Blunted bass lines, psychedelic loops, sparse jazz samples, and understated thick drum kicks have all come to define Roc Marciano’s aesthetic over the past four years. It’s a translucent minimalism where his words fill in “empty space” like bullets at the gun range. His music feels like smoking a cig wearing a big-ass jacket on a cold night or grabbing a nude woman’s body in a hot empty room. It’s self assured, melodic and soulful. Sure some have come to call him one dimensional, but Roc owns this lane. The quiet violence, amoral narratives, and hustler’s ambition of his music come across like an unfolding series of novels or movies. On Marci Beaucoup there is no deviation from the norm, just more chilling bravado and calm lavish exploits. The only difference is Marci assembles his rap a-alikes similar to an all-star line-up, while he bats clean up.
The evocative “Love Means” has Evidence start things off like a seasoned vet. His voice a perfect contrast to the melodious yet ghostly vocal sample. The beat moves around Roc and Ev’s raps, while both rappers make sure you are in respect of their abilities. “Squeeze” follows and is best described as broken bones in the snow music. Ka, Guilty Simpson, and Roc are in no rush to construct their images as the fuzzy sax sample and haunting vocal chop leads listeners into each chamber of their verses. It’s like you’re lounging at the most gangster poet’s cafe ever. Frequent partner-n-rhyme Knowledge the Pirate appears later in the menacing street escapes of “Drug Lord”. Shards of strings and organs crash against the bouncing bass while Roc and Knowledge let you know how their product gets them paid.
Yet, what is really interesting about Marci Beaucoup is how it reveals the idiosyncrasies and fragility of his sound. Roc uses very moody yet bare-bones production techniques that allow his personality and rhymes to fill in the sonic abstractions. He forms couplets from very concise yet vivid images and patterns that rhyme internally and externally and bounce within the sound almost creating another element to the beat. When the rapper does not have the personality or images to “fill in” the production the songs nearly fall flat: “Dollar Bitch” featuring Maffew Ragazino or “Trying To Come Up” featuring Boldy James being prime examples. The opposite happens when the rappers have as much persona as ability “Soul Music” featuring AG and “Willie Manchester” featuring S.A.S. being two of Marci Beaucoup best moments. The latter is actually one of the few times I’ve really enjoyed a UK rapper on a song.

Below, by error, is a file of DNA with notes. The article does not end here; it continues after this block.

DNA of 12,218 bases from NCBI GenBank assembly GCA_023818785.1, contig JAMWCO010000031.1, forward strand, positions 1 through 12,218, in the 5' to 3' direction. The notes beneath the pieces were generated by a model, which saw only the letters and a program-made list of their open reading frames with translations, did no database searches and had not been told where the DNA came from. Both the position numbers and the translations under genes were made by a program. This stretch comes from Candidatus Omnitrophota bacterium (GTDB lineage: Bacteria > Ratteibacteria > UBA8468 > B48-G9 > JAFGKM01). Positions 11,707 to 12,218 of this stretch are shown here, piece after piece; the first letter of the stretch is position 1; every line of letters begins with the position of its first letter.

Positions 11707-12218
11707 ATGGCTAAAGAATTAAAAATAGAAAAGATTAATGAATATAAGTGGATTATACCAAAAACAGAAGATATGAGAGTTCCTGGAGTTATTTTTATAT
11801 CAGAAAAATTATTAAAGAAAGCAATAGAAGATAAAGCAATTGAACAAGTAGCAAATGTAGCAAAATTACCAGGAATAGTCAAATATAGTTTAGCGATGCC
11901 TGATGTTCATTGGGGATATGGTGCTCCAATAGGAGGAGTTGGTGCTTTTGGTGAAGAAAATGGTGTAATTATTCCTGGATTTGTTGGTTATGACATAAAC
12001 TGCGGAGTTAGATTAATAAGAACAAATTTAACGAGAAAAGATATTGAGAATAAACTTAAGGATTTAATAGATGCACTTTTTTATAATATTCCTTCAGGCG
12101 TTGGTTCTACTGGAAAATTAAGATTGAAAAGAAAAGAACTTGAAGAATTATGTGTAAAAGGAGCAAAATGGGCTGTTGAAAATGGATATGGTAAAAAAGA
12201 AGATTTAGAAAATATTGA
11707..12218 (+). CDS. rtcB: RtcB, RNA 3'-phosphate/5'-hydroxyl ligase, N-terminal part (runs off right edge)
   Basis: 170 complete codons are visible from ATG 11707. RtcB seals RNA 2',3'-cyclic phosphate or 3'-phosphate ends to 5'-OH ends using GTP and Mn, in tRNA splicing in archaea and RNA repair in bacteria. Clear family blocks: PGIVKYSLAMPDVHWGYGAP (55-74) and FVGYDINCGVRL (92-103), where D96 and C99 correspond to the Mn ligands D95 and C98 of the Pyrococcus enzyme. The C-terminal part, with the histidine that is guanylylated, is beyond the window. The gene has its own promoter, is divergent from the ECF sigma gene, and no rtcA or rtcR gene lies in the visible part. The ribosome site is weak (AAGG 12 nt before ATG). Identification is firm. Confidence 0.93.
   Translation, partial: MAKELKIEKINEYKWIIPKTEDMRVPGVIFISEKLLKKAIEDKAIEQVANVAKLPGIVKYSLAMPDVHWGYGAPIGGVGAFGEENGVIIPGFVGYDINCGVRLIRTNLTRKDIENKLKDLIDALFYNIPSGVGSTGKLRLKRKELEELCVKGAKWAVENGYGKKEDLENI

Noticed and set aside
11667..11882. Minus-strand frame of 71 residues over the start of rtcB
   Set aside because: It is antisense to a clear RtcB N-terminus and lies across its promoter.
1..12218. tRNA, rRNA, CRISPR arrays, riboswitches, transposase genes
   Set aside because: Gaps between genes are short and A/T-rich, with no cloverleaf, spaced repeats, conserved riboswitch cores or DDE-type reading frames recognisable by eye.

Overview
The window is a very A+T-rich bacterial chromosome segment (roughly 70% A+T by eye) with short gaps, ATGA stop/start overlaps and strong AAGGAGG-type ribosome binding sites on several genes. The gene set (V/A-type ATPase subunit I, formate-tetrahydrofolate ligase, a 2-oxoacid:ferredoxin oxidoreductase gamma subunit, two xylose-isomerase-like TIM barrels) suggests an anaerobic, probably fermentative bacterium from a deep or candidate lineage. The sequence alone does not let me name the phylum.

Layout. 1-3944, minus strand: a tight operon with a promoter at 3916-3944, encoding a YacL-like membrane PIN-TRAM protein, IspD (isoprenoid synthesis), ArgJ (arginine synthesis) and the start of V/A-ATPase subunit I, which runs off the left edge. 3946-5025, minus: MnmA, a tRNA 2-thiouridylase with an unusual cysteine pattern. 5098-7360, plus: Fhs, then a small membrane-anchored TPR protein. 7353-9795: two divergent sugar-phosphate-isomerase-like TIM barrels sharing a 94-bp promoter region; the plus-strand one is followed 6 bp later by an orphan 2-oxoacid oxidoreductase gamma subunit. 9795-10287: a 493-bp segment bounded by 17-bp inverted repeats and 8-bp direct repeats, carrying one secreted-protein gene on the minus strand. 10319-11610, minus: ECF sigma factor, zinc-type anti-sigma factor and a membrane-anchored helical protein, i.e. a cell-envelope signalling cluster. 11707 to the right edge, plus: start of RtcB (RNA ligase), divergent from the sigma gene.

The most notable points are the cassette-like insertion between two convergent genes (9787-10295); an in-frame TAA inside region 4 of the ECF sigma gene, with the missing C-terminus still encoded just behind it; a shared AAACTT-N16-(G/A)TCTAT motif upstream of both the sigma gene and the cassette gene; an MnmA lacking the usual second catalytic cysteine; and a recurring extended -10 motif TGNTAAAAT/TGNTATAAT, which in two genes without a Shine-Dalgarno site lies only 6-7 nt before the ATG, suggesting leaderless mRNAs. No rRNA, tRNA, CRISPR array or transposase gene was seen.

This all makes for one of the better compilations of like-minded rappers over one sound in quite a while. Usually this kind of albums falls apart because too many sounds and voices are vying for the hype or the other artist’s audience. Marci Beaucoup is more Pete Rock’s Soul Survivor than DJ Khaled’s infinite gauntlet of mediocre and forgettable street anthems. Marci invited the guest into his world and they functioned as parts to his whole. No strange collabs, no song for the street, song for the club, song for the ladies, and song for the heads: check, check, check. These are songs for Marci fans point blank. By now you should know why you’re here. If you’re over it, get the fuck out the way and let us vibe out to his shit. I know I thank the rap gawds for Roc Marciano whenever he releases new music. You should as well.
4 out of 5
You can buy the album on Amazon.